June 25, 2015 – About 500 people packed UF’s University Auditorium and watched as the beaming students crossed the stage one by one and shook hands, received hoods, accepted diplomas and earned new titles: Gator physician assistants.
On June 20, the 61 members of the UF College of Medicine School of Physician Assistant Studies celebrated commencement, a symbol of their transition from pupils to professionals.
“We’ve enjoyed having you with us here at the University of Florida, but to be honest, we’re glad you’re graduating because your future patients, our medical system and, indeed, the entire nation needs you,” said UF President W. Kent Fuchs, Ph.D., to the new graduates. “Society needs your knowledge, abilities, your compassion, your leadership and especially your UF values.”
The ceremony also included remarks from Ralph W. Rice, DHSc, PA-C, associate dean and director of the School of PA Studies, and Michael L. Good, M.D., dean of the UF College of Medicine, who urged the graduates to believe in their potential, work hard, seek joy and find balance between their lives and careers.
“Life’s lessons are medicine’s lessons,” said guest speaker James Otwell Smith, M.D., a Tampa physician who serves as a preceptor for UF’s PA students. “Stare your fear in the face, love what’s worth loving … do what’s right.”
During the event, several students received accolades for outstanding performance. Megan Pemberton accepted the Outstanding Academic Year Student Award, Ashley Skidmore took home the Outstanding Clinical Year Student Award and Hector Bird received the Kenneth R. Lewis Leadership and Humanitarian Award.
Faculty members were honored during commencement as well. Shalon Buchs, MHS, PA-C, associate director and admissions coordinator for the School of PA Studies, received the Outstanding Academic Year Instructor Award while Robert Hollander, M.D., a preceptor and physician at the Malcom Randall Veterans Affairs Medical Center, earned the Outstanding Clinical Year Instructor Award.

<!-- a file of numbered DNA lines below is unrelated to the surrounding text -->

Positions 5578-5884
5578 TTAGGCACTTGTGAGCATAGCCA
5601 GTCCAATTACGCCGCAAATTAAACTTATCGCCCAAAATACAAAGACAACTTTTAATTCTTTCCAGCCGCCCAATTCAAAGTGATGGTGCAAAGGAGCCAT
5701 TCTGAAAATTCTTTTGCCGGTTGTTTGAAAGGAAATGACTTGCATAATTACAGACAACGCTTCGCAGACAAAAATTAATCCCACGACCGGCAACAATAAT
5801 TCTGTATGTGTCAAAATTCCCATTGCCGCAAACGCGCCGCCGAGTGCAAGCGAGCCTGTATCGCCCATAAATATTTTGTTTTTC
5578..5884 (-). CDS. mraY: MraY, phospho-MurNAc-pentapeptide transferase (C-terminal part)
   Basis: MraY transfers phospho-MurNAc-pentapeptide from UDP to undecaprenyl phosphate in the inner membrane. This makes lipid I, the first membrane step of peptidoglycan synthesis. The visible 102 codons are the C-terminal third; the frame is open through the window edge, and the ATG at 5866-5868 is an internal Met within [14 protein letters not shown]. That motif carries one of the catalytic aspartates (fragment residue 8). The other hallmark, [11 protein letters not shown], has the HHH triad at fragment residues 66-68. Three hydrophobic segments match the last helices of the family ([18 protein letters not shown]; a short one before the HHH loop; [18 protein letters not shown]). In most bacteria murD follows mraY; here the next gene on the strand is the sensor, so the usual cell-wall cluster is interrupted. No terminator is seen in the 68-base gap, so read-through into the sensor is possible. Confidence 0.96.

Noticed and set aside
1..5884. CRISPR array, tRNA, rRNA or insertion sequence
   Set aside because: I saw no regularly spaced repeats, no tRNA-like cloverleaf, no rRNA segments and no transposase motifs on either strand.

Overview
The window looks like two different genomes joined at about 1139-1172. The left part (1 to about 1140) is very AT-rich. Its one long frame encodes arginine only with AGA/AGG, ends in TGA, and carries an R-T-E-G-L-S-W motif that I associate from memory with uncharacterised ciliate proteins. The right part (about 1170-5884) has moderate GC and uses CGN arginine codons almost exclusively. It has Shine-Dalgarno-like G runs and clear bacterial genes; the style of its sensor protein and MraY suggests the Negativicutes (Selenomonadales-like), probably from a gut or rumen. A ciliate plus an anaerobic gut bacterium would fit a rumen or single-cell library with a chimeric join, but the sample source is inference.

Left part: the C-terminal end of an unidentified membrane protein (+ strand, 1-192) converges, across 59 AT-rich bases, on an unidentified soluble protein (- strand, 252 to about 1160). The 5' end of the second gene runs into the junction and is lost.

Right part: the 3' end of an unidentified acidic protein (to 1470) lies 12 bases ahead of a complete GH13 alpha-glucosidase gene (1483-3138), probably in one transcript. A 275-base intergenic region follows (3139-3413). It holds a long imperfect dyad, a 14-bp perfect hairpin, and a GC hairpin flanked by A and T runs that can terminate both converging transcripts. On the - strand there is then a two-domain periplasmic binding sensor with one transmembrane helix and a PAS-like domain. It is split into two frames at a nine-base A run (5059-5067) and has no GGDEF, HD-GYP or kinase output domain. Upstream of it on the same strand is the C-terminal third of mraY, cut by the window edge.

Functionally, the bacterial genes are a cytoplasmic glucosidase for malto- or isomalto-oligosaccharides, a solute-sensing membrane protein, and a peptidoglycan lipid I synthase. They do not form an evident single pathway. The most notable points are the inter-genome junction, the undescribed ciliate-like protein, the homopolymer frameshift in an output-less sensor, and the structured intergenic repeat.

The ceremony also included recognition of the 22 class officers in the class of 2015 and a special acknowledgment of four students and two faculty members for their service in the U.S armed forces.
After the last student received her hood and diploma, families and friends gathered in the hot sun to greet the new graduates. A sea of black caps and gowns spilled into the crowd of grinning loved ones and proud parents such as Blount Shepard, a South Carolina architect who traveled to Gainesville to watch his daughter graduate.
“I hope she helps people get well and that she finds her career meaningful,” he said of Martha Shepard, a former athletic trainer who he said always took an interest in the allied health field.
While fulfilling careers may be waiting outside classroom walls for the newest alumni of the School of PA Studies, they know graduation doesn’t mark the end of learning.
“We enter this world with the tools to treat and sometimes cure human disease, but we do so knowing that as health care providers, we will always be students,” said class president Dexter Allen Burney. “As we exit this auditorium… it is with honor and service that we go forth to represent The Gator Nation.”